Verrone Taps Wolter, Dickey for Conduit Shop

Market veterans Chuck Wolter and Ken Dickey are joining the conduit lending business that former Wachovia executive Robert Verrone set up this year with back­ing from BNY Mellon.

Wolter, who jumped from Starwood Mortgage Capital, was named chief execu­tive of the operation. Dickey, who is moving over from Deutsche Bank, has the title of originations chief and will work closely with Wolter in building out the platform. Both are managing directors.

The conduit shop is a joint venture between BNY and Iron Hound Management, the New York advisory, investment and brokerage firm that Verrone launched in 2008. BNY has allocated $500 million of its balance sheet to the business, called IH Capital.

The joint venture plans to hire a chief credit officer soon and start closing loans in September. It will target fixed-rate mortgages on all property types nationally.

Wolter spent close to 15 years at Wachovia and predecessor First Union, working most of that time with Verrone. Wolter led Wachovia’s struc­tured finance group from 2005 to 2009. He and a handful of other executives left in 2009, following the bank’s acquisition by Wells Fargo, and formed a Charlotte advisory shop called Tannery Brook Partners. In 2011, Wolter joined conduit shop Archetype Mortgage Capital as an executive vice president. Archetype was later rebranded as Starwood Mortgage.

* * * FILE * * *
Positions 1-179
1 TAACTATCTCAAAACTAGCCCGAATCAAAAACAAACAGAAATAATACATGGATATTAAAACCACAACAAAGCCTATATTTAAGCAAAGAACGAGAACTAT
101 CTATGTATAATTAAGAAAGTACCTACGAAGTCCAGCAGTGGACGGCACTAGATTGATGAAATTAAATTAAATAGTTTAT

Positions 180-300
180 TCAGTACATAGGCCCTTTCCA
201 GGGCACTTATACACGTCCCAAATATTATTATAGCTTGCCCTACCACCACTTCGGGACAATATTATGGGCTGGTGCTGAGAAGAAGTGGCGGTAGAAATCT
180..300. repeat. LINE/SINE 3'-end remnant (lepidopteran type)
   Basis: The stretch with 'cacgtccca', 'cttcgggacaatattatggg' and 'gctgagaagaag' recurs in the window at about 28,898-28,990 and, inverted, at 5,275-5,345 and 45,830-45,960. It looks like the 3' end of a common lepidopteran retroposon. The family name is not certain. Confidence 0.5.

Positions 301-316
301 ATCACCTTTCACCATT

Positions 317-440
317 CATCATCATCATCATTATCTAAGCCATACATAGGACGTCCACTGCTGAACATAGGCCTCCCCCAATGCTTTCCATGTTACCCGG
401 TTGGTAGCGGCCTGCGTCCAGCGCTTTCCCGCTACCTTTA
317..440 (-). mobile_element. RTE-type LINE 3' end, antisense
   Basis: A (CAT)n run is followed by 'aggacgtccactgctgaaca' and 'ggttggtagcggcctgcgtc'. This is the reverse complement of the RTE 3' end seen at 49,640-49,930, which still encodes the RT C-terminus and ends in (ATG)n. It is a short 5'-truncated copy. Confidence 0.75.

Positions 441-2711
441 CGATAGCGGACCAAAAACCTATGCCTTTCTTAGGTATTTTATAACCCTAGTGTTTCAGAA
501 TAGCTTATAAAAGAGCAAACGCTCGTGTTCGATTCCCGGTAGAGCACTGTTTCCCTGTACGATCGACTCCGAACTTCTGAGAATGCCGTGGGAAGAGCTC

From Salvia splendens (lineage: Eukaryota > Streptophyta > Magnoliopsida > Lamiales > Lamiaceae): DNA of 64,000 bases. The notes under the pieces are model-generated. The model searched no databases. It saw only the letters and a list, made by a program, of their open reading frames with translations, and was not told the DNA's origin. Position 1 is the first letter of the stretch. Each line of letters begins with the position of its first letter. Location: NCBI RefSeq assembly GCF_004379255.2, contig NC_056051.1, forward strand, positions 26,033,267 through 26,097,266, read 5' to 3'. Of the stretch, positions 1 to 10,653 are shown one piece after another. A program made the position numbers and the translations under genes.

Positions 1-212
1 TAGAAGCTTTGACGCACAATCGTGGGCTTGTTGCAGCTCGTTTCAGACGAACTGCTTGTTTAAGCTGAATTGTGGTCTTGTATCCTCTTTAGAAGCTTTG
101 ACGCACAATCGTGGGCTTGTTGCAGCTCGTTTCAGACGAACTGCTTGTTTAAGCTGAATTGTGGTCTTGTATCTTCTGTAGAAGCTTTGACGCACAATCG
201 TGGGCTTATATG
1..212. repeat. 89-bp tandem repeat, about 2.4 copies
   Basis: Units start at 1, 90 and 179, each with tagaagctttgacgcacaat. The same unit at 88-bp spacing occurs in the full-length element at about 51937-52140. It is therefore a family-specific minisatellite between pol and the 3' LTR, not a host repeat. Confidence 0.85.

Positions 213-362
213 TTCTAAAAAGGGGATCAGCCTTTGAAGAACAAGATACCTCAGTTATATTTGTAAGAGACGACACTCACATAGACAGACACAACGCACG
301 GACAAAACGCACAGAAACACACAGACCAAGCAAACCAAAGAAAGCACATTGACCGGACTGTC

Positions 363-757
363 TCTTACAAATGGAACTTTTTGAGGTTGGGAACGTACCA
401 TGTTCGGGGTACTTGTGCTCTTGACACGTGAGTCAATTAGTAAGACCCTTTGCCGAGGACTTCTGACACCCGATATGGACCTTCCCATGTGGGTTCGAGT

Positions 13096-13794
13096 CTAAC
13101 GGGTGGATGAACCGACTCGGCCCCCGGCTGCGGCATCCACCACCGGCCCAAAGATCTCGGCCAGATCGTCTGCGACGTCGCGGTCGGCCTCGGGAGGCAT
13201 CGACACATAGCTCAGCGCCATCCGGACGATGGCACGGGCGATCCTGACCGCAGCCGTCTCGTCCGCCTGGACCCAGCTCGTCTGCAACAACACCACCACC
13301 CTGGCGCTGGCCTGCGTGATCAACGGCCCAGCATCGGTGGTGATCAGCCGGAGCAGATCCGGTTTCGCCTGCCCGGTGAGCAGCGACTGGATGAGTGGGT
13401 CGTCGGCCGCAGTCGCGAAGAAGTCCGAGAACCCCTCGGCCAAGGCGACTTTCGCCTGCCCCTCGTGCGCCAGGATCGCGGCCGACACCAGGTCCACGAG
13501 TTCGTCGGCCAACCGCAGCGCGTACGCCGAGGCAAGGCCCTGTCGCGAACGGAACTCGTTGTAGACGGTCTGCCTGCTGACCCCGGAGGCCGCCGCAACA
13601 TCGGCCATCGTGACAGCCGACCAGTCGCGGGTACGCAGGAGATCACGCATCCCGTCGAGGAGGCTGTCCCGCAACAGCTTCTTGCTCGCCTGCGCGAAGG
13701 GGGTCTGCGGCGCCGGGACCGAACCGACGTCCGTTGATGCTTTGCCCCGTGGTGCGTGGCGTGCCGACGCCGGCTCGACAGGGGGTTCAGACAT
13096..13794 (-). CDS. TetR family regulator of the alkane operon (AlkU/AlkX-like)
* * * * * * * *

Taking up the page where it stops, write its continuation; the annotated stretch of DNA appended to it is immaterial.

Dickey was a managing director and head of conduit pro­duction at Deutsche. He joined the bank in 1999 after a stint at WMF Group, a mortgage bank in Vienna, Va.

BNY and Iron Hound teamed up at the beginning of the year. BNY is represented in the joint venture by Curtis Arledge, chief executive of the bank’s investment-management plat­form, including its fixed-income group.

The joint venture expands the scope of Verrone’s Iron Hound operation into lending. He formed Iron Hound soon after leav­ing Wachovia in 2008. Iron Hound has represented borrowers in a number of high-profile loan workouts, including the ongo­ing negotiations over the debt on Chicago’s Willis Tower, for­merly called the Sears Tower. The firm continues its focus on brokerage and workouts.

Verrone joined First Union in Charlotte in 1995. The bank assumed the Wachovia name when it acquired that bank in 2001. Two years later, Verrone moved to New York, where he helped engineer Wachovia’s dramatic growth into the biggest CMBS lender. He was co-head of commercial real estate at the bank during the busiest part of the last real estate cycle.